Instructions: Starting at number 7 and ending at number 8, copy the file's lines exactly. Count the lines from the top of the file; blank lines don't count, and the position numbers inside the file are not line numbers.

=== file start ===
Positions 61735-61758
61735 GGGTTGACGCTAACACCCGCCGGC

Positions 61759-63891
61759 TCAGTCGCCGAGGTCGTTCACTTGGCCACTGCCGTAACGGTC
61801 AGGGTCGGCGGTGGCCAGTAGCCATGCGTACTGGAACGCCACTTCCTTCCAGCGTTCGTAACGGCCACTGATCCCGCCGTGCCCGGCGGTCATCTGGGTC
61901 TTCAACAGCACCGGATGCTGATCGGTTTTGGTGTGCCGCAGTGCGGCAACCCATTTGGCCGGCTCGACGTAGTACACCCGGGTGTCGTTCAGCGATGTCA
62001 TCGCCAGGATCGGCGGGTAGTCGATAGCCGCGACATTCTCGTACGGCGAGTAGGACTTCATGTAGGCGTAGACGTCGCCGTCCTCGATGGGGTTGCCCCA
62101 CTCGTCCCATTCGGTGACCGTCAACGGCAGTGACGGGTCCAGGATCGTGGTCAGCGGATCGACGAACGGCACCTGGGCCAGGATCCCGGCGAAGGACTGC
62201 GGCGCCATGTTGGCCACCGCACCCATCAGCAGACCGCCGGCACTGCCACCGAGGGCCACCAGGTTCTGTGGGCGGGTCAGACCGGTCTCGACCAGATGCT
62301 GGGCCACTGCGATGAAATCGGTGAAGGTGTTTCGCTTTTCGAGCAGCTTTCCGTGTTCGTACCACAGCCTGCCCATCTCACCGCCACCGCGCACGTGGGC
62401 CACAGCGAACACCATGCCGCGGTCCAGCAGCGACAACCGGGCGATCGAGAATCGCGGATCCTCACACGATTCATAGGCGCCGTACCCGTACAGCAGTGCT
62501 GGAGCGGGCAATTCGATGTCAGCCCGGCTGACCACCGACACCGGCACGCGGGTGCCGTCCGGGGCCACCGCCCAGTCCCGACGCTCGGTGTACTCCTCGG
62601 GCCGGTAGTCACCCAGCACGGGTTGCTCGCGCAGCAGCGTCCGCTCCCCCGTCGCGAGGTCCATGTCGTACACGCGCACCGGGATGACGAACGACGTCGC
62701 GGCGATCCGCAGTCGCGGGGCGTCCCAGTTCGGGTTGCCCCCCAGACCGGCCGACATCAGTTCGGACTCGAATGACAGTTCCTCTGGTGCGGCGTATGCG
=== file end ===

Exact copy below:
62001 TCGCCAGGATCGGCGGGTAGTCGATAGCCGCGACATTCTCGTACGGCGAGTAGGACTTCATGTAGGCGTAGACGTCGCCGTCCTCGATGGGGTTGCCCCA
62101 CTCGTCCCATTCGGTGACCGTCAACGGCAGTGACGGGTCCAGGATCGTGGTCAGCGGATCGACGAACGGCACCTGGGCCAGGATCCCGGCGAAGGACTGC